Most schools in major cities are moving towards digitisation and expect children to use tablets to study. But ballpoint pen, pencil, eraser and notebooks continue to be part of their study. Students discard most materials after their academic year or when they are no more useable and go in for a new set.
Now, thanks to the enterprising work by two computer science engineering graduates from Coimbatore district of Tamil Nadu, a pencil's stub can be grown into a sapling.
S Ranjith Kumar and A Rajakamalesh had noticed that valuable pencil stubs were being thrown away. As pencils are biowaste, the duo started making efforts to effectively utilise them.
The two have named their innovation “Farmcil”, a blend of farming and pencil. “Farmcil, the name given to the pencil, grows into a plant, contributing to the preservation of ecology. The unique pencil has a capsule at one end containing seeds,” Ranjith Kumar said.
Ranjith Kumar said “the name Farmcil for the pencil is to emphasise the importance of farming not only in the region but also throughout the nation and to preserve the green cover on earth.”
Ranjith Kumar said “Our family and educational background were responsible for us to take up issues such as global warming and unbridled pollution, resulting in deteriorating quality of earth. These developments have been directly affecting people.”
“In January 2016, we thought of working on this innovative idea. Thereafter, we started doing research on the project. We had detailed discussions with the professors in the Tamil Nadu Agricultural University. It took a concrete shape in August 2016,” Ranjith Kumar said.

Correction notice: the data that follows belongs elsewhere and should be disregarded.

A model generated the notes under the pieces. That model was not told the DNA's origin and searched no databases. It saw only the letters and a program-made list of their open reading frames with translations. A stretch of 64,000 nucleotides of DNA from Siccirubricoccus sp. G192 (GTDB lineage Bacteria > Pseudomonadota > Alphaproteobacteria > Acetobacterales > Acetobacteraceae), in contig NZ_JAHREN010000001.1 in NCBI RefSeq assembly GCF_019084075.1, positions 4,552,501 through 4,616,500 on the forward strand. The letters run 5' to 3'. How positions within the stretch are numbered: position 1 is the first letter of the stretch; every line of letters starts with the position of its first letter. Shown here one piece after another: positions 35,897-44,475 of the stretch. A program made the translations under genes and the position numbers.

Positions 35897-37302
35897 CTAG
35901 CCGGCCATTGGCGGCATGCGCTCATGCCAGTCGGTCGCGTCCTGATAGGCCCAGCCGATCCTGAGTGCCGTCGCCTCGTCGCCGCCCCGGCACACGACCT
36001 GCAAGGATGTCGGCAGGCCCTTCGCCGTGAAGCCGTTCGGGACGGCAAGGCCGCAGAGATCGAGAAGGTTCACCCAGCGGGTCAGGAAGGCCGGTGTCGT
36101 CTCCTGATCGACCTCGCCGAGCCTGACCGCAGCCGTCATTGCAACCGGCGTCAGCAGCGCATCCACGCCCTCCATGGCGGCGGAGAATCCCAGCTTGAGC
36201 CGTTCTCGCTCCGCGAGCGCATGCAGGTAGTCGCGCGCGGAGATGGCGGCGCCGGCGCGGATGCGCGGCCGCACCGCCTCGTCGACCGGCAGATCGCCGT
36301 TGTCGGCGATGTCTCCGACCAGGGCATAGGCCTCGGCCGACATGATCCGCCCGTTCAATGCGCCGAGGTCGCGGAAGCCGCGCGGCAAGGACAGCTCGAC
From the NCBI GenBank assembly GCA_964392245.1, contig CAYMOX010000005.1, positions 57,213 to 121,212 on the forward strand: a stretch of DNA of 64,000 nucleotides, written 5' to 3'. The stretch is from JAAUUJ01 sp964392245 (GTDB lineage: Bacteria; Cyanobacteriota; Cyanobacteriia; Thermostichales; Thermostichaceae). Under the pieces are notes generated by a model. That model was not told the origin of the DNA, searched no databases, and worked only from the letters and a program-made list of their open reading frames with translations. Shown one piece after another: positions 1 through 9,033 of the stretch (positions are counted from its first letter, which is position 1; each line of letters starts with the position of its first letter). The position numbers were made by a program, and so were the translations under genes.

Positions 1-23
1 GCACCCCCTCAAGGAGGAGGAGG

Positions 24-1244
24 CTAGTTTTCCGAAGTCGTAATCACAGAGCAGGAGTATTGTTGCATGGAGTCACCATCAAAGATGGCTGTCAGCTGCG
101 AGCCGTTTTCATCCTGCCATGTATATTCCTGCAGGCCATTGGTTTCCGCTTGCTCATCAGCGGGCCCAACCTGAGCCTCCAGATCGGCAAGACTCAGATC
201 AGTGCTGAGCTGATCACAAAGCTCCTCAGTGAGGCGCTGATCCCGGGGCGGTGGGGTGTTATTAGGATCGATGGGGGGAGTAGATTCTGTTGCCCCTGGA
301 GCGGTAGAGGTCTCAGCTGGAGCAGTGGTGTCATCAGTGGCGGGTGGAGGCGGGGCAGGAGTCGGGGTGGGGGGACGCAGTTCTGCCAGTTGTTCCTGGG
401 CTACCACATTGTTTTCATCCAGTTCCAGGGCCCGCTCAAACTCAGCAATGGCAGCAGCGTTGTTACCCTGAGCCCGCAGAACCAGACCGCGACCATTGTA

According to him, the wood used for the Farmcil is natural and free from any toxins since children tend to put the Farmcil in their mouths while writing. “The capsule at the end of the pencil is made from non-toxic bio-material. Even if children chew the bottom of the Farmcil, it will not harm them. Once the Farmcil gets wet because of the saliva, it becomes sticky. Therefore, the child will not attempt to put the Farmcil in the mouth again,” he said.
The seeds in the Farmcil capsule are either of vegetables or flower-bearing plants. The seeds could be of tomato, brinjal, okra, chilli or cluster beans or verbena, zinnia, cockscomb, sunflower or balsam.
Once the capsule dissolves, seed sprouts and grows into a plant. The process could take between three and 10 days, depending on the plant variety. The plant will yield flowers or vegetables in about 40 to 50 days.
Students could use the Farmcil till it becomes short. Then, the remaining portion should be inserted sideways in the soil. Soil should be covered till “planting mark”. The Farmcil should not be planted deep inside. In addition, the soil in the pot should be loosely filled. After a few days, the capsule gets dissolved and begins to expose seeds. “It is easy for a student to plant the Farmcil since it has the planting mark,” Ranjith said.
Sprouting depends on the seed. For example, tomato could take a week whereas for okra it could be just four days. Likewise, sprouting for chilli, brinjal, cluster beans and sun flower is between five days and one week. The student will have a choice of growing plant of his choice by buying the right Farmcil.
Ranjith said that students would be thrilled to see plants with colourful flowers and green vegetables and they would have the satisfaction of nurturing them. “Gardening slowly becomes a habit for children as they develop pride and sense of responsibility towards nature preservation,” he said. The product is patented under the intellectual property rights law and the trade mark registration for this brand is under process.
He said that Farmcil aims to drive home the importance of farming and ecology preservation. “Also this concept inculcates the habit of nurturing nature in children when they start using Farmcils in their kindergarten classes,” he pointed out. The habit is likely to stand children in good stead when they grow up.
At present, the duo has started supplying the environmental-friendly Farmcils to various NGOs across Tamil Nadu. “We have a product unit called R & R Trading Company that produces about 18,000 pencils per day,” Ranjith said.
In a bid to empower women, Ranjith's unit has employed only female staff in the packing section. “We are in the process of introducing more vegetable and flower seeds. We have 10 types of seeds now,” he said. The Farmcil is priced at Rs 10.